«Personal Witnessing In Jails and Prisons By Allen D. Hanson CONTENTS “REMEMBER THE PRISONERS.” 1. Six things you need to know about the justice ...»
Sometimes there is no logical reason why someone will commit a capital crime. Many prison terms have been started by mixing legal prescription drugs and alcohol. Others result from stormy marriages or ill-considered responses to significant problems such as marital infidelity or a triangle affair. But behind it all is often a rebellious will and a weak religious faith. Parents do have a good deal of control over tomorrow’s prison inmate population and again Jesus Christ is the answer to keeping your child out of prison.
9 CHAPTER THREE MINISTERING IN A CITY JAIL
Almost every city or large political subdivision has a local lockup or county jail. This temporary holding activity is used to detain men and women who are awaiting trial or legal hearings. Many of these jails are old, overcrowded and dirty. Often short prison sentences are actually served in these institutions. All types of prisoners can be found here from the first offenders to the hardened criminal.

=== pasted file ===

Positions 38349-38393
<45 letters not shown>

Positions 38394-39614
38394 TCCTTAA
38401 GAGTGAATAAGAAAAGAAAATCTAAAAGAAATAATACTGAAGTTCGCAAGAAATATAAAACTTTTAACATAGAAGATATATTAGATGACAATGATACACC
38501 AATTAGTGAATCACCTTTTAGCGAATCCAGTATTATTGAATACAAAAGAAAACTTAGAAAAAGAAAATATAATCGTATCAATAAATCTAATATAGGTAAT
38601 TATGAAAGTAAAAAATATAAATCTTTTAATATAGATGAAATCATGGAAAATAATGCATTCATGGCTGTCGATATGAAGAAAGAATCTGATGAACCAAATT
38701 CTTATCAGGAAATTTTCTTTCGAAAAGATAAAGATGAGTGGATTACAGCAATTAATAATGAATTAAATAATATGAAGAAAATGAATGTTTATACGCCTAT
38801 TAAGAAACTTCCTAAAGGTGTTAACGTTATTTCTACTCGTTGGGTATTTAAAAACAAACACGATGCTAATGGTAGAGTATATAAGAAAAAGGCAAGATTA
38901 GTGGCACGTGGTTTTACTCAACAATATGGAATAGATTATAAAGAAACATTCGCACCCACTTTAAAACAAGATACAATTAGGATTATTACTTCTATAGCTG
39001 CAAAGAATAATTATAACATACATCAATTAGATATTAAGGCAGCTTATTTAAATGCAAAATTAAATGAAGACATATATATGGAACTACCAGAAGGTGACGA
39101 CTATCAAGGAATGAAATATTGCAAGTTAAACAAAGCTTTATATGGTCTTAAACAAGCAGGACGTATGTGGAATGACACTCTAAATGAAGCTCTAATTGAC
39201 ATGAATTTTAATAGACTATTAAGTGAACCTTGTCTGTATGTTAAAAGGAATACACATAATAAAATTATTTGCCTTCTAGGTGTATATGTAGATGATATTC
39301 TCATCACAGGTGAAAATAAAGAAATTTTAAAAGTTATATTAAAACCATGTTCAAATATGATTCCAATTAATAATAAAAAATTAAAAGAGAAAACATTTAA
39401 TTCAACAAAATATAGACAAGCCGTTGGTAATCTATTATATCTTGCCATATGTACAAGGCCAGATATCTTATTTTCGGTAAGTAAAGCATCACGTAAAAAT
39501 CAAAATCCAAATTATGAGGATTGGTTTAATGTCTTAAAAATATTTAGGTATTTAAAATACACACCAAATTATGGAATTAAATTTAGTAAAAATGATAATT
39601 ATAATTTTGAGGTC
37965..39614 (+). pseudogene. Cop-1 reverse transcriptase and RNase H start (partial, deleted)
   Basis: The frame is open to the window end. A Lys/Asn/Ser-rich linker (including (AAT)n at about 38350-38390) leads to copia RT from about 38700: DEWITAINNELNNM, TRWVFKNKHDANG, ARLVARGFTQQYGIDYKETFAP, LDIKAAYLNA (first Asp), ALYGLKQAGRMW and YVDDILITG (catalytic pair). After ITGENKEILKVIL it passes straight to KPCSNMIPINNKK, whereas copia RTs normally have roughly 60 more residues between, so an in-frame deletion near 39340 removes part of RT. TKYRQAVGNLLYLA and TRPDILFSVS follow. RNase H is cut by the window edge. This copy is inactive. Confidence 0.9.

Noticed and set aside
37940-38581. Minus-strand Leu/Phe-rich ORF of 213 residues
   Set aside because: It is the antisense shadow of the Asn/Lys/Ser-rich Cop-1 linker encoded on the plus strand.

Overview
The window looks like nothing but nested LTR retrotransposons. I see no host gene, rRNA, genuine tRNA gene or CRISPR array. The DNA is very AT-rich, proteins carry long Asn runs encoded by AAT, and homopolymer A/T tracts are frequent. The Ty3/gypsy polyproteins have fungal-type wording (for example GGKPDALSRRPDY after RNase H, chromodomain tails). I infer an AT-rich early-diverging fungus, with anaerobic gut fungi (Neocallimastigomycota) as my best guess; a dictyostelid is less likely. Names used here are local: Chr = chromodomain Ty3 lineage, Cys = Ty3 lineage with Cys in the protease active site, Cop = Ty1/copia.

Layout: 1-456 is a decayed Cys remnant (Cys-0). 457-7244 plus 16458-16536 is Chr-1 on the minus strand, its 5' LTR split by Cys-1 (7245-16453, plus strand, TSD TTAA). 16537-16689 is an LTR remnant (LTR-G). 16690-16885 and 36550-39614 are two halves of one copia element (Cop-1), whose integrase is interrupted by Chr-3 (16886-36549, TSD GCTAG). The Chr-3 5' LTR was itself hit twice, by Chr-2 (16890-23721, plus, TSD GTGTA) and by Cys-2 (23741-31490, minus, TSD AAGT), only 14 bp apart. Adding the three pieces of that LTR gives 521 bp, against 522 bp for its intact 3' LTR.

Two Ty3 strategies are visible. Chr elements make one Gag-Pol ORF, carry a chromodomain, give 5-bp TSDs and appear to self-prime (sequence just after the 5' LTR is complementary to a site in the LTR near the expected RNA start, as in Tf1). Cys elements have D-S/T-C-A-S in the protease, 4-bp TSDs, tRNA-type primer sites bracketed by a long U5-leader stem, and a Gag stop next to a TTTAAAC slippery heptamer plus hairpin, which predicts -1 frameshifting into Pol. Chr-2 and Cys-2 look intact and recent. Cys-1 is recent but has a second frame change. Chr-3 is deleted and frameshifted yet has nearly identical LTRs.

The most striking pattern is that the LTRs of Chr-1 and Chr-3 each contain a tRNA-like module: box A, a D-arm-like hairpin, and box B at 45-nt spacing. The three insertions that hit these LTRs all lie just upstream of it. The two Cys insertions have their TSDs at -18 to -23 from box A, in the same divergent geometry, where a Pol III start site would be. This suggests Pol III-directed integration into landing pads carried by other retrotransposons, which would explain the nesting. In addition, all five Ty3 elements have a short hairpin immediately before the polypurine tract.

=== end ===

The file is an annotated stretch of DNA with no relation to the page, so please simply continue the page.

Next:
As a result, this ministry offers an unusual opportunity right in your own hometown to reach prisoners for Jesus Christ and minister to them at a time when they are experiencing a dramatic change in their daily lives. The trauma of arrest and incarceration will occasionally jolt a new inmate into a serious evaluation of priorities and present lifestyle. This is an excellent time to talk to these new prisoners about salvation.
There are three things that you should keep in mind as you start to minister in the county or city jail.